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What are the types of beams?

Beams can be classified in many different ways, for example by looking at support types, material, type of section, and so on. In this article we will discuss how beams can be differentiated based on their boundary conditions, i.e. how they are supported.

What is a beam?

Before jumping into the various beam types, we should probably define what a beam is.

In general, a beam is a member of a structure that is used to support vertical loads, and that can be approximated as a one-dimensional entity. In order for this approximation to be valid, the cross-section dimensions of a beam must be at least one order of magnitude smaller than the beam’s length. In other words, beams can’t be too "stubby".

What are the types of beams?

There are five main types of beams:

  • simply supported beam;
  • cantilever beam;
  • overhang beam;
  • continuous beam;
  • fixed beam.

The distinction is based on how the beam is supported. As you can imagine, this is not an exhaustive list, since most beam configurations don’t have an actual name. Having said that, the vast majority of beams that exist in the world fall into one of these categories.

One key aspect to keep in mind is the degree of determinacy of any given beam. Some beam types are statically determinate and some are not. If you want to learn more about this, check out our degrees of freedom article.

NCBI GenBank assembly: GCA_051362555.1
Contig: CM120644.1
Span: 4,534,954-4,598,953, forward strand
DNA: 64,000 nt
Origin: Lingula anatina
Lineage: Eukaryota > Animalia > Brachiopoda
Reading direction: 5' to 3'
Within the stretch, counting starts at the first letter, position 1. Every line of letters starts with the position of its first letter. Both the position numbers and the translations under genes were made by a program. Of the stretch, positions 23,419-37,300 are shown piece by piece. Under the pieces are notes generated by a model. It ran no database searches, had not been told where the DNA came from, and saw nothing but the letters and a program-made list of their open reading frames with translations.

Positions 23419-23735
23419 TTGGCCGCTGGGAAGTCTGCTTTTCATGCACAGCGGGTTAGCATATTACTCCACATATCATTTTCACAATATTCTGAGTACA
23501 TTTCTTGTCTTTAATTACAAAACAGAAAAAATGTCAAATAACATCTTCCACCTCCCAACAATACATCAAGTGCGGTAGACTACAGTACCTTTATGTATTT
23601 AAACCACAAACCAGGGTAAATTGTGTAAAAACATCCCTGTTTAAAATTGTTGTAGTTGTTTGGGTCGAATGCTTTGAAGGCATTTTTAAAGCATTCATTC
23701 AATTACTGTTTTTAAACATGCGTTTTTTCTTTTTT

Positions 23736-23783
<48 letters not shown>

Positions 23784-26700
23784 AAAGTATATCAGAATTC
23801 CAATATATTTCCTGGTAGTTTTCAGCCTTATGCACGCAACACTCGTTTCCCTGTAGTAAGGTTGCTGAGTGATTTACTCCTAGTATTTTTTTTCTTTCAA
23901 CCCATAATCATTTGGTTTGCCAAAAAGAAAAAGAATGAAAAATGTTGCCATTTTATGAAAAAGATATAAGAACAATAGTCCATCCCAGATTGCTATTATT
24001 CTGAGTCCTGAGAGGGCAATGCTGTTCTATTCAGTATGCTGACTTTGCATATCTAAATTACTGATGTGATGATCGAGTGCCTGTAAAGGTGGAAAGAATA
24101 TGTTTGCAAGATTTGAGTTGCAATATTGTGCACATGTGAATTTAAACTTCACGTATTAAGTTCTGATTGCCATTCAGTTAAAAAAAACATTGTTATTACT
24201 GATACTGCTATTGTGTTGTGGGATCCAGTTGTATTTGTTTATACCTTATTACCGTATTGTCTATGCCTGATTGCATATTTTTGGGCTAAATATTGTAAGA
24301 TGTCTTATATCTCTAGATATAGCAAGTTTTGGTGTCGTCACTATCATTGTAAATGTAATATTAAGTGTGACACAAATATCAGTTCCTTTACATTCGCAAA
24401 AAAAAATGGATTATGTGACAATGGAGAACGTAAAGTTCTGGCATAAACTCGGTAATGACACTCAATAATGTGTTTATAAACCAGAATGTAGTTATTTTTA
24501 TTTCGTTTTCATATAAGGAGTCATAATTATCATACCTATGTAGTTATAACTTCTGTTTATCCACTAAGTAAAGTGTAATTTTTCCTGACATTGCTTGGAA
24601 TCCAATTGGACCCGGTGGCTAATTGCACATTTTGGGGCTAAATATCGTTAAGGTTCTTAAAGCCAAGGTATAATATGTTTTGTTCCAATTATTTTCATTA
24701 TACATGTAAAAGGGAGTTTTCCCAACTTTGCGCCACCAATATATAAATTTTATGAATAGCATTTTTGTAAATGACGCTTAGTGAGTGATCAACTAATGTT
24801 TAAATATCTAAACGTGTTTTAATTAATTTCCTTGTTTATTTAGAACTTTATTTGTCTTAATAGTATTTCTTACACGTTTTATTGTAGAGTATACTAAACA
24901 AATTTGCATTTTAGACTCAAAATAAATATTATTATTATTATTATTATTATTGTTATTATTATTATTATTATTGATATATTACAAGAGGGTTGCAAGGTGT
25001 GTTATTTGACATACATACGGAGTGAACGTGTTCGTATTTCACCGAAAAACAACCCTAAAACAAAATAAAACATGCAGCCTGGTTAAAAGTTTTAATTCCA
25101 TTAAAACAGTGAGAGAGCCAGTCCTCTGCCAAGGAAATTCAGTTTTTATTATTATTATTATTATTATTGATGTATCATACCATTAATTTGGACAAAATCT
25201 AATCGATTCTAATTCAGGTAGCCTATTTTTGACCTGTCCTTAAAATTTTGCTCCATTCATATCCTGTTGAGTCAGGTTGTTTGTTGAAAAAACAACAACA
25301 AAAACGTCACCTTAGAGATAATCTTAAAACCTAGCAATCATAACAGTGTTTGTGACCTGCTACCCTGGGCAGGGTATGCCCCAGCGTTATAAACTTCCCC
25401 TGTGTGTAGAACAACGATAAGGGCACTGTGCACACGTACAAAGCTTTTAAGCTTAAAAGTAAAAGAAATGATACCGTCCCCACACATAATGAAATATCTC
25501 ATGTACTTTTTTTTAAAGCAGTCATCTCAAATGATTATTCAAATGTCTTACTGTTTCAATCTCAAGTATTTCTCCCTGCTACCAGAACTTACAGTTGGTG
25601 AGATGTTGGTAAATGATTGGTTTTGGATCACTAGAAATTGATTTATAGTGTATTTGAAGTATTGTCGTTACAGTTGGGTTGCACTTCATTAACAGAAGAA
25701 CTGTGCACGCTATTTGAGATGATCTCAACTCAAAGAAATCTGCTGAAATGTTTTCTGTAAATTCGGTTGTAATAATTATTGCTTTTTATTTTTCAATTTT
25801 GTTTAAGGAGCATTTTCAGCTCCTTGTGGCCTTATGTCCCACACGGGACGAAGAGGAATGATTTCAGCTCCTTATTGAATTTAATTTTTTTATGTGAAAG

Simply supported beam

Simply supported beams have a pin at one end and a roller at the other. This configuration is statically determinate with 3 degrees of freedom and 3 restraints. Simply supported beams can be “chained” together to form multiple spans by adding more rollers and hinges.

The key aspect to remember about simply supported beams is that the bending moment at the supports is always zero.

Cantilever beam

Cantilever beams have a fixed support at one end, while the other end is free. This configuration is also statically determinate. The bending moment is maximum at the fixed end, and zero at the free end.

Overhang beam

An overhang beam is just like a simply supported beam, except one or both ends extend beyond the supports. Like the simply supported beams, overhang beams are statically determinate.

Continuous beam

A continuous beam is supported by a pin and two or more rollers. There are no hinges in this configuration (unlike in the multi-span simply supported beam) so it is statically indeterminate. The advantage is that the overall beam is more rigid, resulting in a smaller deflection when subjected to a load.

Fixed beam

Fixed beams are fixed at both ends, resulting in a very rigid configuration. They are mostly found in frames, and are statically indeterminate to the third degree.


The most common types of beams are five: simply supported,cantilever, overhang, continuous and fixed. This distinction is made by looking at the supports. In general, statically determinate beams have bigger deflections than statically indeterminate beams.

For more great information about beams and structures, check out or resources page.